Eur J Pediatr Surg
DOI: 10.1055/s-0037-1605349
Original Article
Georg Thieme Verlag KG Stuttgart · New York

Pediatric Intestinal Rehabilitation and Transplantation Registry: Initial Report from a European Collaborative Registry

Giorgia Totonelli1, *, Roberto Tambucci1, 2, *, Alessandro Boscarelli1, Dominique Hermans3, Luigi Dall'Oglio4, Antonella Diamanti5, Aloys du Bois d'Aische6, Mikko Pakarinen7, Raymond Reding2, Francesco Morini1, Pietro Bagolan1, Fabio Fusaro1
  • 1Department of Medical and Surgical Neonatology, Bambino Gesù Children's Research Hospital, Rome, Italy
  • 2Pediatric Surgery and Transplantation Unit, Department of Surgery, Saint-Luc University Clinics, Université catholique de Louvain, Brussels, Belgium
  • 3General Pediatric and Nutrition Unit, Department of Pediatrics, Saint-Luc University Clinics, Université catholique de Louvain, Brussels, Belgium
  • 4Digestive Endoscopy and Surgery Unit, Bambino Gesù Children's Research Hospital, Rome, Italy
  • 5Artificial Nutrition Unit, Bambino Gesù Children's Research Hospital, Rome, Italy
  • 6Eonix, Mons, Belgium
  • 7Department of Pediatric Surgery, Hospital for Children and Adolescents, University of Helsinki, Helsinki, Finland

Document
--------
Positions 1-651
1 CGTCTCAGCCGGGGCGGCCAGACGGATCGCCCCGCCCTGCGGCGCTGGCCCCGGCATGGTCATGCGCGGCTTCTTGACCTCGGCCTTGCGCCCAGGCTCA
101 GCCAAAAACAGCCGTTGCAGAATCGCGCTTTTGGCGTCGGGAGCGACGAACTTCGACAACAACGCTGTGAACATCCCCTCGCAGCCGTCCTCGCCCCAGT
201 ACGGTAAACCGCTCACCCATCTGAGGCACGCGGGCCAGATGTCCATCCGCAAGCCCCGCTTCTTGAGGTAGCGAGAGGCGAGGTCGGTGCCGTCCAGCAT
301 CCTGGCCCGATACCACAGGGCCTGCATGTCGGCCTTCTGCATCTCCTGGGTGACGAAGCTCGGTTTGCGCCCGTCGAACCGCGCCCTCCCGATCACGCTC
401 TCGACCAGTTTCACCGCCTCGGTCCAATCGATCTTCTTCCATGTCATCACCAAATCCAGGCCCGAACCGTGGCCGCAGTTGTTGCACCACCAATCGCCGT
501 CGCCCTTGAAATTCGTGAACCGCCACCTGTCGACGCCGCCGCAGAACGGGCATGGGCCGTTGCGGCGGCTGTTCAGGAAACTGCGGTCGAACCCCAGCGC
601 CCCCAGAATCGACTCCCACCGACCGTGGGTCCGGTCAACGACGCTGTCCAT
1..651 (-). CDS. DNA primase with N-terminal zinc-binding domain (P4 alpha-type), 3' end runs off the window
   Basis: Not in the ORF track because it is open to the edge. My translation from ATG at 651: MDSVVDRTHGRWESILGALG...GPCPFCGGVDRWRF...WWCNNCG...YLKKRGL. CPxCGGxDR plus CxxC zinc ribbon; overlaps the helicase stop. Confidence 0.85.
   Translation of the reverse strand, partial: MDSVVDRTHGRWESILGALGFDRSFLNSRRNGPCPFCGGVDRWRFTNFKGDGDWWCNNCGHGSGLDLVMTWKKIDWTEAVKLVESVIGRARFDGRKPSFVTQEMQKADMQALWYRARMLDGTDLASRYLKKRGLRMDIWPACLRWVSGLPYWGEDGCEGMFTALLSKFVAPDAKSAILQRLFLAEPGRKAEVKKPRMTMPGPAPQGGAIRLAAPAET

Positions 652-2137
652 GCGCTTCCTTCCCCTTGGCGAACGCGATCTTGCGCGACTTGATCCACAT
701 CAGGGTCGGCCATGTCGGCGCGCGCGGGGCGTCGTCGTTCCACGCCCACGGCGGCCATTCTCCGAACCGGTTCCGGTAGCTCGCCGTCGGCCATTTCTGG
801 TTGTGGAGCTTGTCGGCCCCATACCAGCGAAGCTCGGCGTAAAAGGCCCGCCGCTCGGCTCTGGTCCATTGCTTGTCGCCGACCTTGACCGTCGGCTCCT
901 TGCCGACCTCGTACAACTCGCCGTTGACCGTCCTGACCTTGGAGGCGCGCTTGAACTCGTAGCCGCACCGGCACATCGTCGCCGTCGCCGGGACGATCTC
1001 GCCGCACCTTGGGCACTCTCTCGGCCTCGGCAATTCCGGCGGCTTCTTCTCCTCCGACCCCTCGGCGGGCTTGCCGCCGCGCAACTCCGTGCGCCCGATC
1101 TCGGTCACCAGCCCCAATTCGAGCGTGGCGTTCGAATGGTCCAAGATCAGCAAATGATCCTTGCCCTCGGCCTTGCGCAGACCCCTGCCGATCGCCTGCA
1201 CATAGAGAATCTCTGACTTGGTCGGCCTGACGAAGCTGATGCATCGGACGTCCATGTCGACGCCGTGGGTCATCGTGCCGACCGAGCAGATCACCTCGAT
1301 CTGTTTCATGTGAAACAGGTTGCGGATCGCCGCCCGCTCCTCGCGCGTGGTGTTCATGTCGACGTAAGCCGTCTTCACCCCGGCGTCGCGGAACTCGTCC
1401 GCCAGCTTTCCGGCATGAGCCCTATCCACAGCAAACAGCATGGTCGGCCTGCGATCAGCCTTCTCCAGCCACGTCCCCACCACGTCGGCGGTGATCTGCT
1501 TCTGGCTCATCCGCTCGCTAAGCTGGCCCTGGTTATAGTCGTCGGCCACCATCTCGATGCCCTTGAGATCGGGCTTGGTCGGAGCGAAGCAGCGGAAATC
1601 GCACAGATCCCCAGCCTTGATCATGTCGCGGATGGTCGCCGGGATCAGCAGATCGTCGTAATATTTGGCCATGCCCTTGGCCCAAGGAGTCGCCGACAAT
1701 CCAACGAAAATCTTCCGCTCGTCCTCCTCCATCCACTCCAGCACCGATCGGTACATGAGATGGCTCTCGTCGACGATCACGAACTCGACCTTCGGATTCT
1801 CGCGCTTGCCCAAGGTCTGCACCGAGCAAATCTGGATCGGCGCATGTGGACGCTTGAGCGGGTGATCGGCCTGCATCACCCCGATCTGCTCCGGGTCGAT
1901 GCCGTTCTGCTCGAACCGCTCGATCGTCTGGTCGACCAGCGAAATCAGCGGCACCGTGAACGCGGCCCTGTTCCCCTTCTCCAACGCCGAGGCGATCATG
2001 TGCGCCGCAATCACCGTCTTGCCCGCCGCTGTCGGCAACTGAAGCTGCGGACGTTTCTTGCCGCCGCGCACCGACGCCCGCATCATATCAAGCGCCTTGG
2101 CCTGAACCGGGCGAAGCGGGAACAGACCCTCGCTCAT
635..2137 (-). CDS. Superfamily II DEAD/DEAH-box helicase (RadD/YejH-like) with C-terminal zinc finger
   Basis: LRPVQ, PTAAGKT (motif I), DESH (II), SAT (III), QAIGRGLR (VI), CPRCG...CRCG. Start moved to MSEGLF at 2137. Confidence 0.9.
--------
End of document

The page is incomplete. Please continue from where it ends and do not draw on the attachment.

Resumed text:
Further Information

Publication History

20 April 2017

04 July 2017

Publication Date:
24 August 2017 (eFirst)

Abstract

Introduction Short bowel syndrome (SBS) is the main cause of intestinal failure (IF) in the pediatric population. To promote the standardization of care of these patients, the registry of Pediatric Intestinal Rehabilitation and Transplantation (PIRAT) has been established. The aim of this study is to describe patients with IF using PIRAT database.

Materials and Methods Data from two tertiary care European referral Centers registered in PIRAT (https://www.studeon.eu/pirat) were analyzed (1994–2015). Neonatal SBS-related IF was defined as need for parenteral nutrition (PN) to sustain life and growth for more than 75 days, after extensive bowel resection during neonatal period. Data included patient demographics, disease at birth, residual small intestine, and intestinal autonomy (PN on/off).

Results In this study, 114 children with SBS-related IF were identified (male 60%). Median gestational age was 35.3 weeks (interquartile range [IQR]: 33.0–38.0); median birth weight was 2,440 g (IQR: 1,700–2,990). The main causes of SBS were intestinal atresia in 31 (27%), midgut volvulus in 29 (25%), necrotizing enterocolitis in 23 (20%), and gastroschisis in 12 (11%). Nine (7.9%) patients died on PN (six sepsis, two IF-associated liver disease, and one multiorgan failure). Median residual small bowel length was 46 cm (IQR: 13.0–92.5). Ileocecal valve was resected in 48 patients (42%). Intestinal autonomy was achieved in 68% patients.

Conclusion We present the web-based registry PIRAT and the first results of patients with IF registered from two European Centers. PIRAT could give the opportunity to create a dedicated international network (IF-net) to standardize, improve, and spread the therapeutic paths for the rare and heterogeneous condition of SBS-related IF.

* Both the authors contributed equally to the article.